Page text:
Today we mourn the passing of the legendary Dallas journalist Vivian Castleberry. She was 95. The Dallas Morning News marked her death with a beautifully written story on her career.  The piece noted but some of the skepticism, sexism and discrimination she experienced when beginning in the newspaper business at a time when it was dominated by men. The story caused me to reflect on the handful of women I knew and worked with at the Houston Chronicle who had come into newspapers at the same time Vivian did. It was a group of women who graduated from college in the 1940s and entered the workforce in the era immediately after World War II.  Vivian graduated from high school in 1940 and was awarded a scholarship at SMU. She studied journalism, and served as editor of The Campus, the student newspaper.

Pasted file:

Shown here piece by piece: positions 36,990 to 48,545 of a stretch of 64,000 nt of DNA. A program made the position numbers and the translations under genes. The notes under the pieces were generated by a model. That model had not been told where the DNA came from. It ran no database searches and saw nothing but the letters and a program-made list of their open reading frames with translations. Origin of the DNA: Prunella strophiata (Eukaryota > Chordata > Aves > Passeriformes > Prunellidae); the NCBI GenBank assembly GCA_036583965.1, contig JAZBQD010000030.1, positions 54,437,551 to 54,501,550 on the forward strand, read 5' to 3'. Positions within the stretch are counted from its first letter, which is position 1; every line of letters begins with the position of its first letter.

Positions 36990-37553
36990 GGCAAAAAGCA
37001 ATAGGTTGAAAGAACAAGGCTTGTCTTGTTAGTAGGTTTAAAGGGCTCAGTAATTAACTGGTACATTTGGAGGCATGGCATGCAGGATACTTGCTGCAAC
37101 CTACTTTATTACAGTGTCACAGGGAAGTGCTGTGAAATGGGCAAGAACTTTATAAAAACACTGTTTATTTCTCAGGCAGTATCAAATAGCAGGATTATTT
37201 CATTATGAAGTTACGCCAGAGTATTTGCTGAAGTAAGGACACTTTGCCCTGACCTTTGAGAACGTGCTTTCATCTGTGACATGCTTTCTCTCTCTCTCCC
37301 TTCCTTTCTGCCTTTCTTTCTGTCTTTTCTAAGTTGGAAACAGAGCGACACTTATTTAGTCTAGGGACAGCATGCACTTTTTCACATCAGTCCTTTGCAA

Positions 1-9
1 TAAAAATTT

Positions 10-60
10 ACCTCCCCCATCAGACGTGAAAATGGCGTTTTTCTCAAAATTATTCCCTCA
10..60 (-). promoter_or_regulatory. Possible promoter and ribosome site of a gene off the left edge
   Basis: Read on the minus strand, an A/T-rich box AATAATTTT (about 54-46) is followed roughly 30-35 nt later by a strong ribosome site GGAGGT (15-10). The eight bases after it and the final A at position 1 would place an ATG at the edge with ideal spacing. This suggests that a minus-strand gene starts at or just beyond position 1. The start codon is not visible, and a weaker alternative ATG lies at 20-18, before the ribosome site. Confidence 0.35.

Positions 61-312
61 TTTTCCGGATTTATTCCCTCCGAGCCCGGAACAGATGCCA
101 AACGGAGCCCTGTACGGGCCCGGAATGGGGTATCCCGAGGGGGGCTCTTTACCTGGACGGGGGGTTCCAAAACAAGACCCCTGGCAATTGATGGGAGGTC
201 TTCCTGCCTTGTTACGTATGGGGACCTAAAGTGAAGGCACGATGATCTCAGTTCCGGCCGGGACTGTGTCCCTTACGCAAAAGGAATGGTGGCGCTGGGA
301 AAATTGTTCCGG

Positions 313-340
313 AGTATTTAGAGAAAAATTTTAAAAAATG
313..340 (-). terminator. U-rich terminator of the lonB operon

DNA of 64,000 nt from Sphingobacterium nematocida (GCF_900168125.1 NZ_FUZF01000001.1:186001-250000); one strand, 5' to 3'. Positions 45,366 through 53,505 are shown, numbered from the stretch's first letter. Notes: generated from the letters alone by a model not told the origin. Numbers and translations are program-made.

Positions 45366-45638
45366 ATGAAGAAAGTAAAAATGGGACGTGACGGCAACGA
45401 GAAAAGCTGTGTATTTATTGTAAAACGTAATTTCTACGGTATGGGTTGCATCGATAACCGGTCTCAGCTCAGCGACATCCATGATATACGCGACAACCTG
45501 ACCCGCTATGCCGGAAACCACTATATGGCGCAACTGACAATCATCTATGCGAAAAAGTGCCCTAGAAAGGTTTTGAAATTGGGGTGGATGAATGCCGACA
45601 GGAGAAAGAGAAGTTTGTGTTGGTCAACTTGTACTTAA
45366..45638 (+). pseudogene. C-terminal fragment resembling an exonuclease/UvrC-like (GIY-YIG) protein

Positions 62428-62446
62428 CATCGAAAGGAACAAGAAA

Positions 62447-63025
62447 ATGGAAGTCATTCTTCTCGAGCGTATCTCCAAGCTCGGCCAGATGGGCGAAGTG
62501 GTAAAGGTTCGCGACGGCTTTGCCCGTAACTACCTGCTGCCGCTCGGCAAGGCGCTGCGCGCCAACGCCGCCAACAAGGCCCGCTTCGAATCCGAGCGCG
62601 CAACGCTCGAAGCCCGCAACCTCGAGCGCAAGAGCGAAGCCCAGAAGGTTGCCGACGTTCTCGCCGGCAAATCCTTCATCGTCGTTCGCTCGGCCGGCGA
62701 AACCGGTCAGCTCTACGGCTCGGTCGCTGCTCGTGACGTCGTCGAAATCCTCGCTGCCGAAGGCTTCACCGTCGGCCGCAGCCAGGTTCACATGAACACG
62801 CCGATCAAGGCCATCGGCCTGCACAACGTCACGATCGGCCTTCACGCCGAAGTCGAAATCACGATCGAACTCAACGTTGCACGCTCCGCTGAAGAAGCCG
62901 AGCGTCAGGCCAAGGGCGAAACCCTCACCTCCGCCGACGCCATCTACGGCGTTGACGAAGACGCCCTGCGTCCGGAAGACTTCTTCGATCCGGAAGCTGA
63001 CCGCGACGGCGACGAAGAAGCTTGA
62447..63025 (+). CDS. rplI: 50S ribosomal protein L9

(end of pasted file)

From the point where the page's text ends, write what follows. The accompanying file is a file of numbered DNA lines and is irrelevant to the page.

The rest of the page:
I never met Vivian until I began teaching at SMU in 2003. But I could tell she was cut from the same cloth as the women I had known and admired in Houston. They came from a time when women in newspapers were generally limited to work in the Women’s News departments. The sections they produced were dominated by news of homemaking, fashion, child rearing and the basic domestic responsibilities thought to belong to women in those days. But what they proved over time, and Vivian was certainly in this group, is that they were damned fine reporters. They brought a different perspective to the stories they covered, the questions they asked, and how they wrote.  Ultimately they won the highest awards in journalism. Many went on to become fine editors, and the newspaper business, slowly but surely, changed for the better.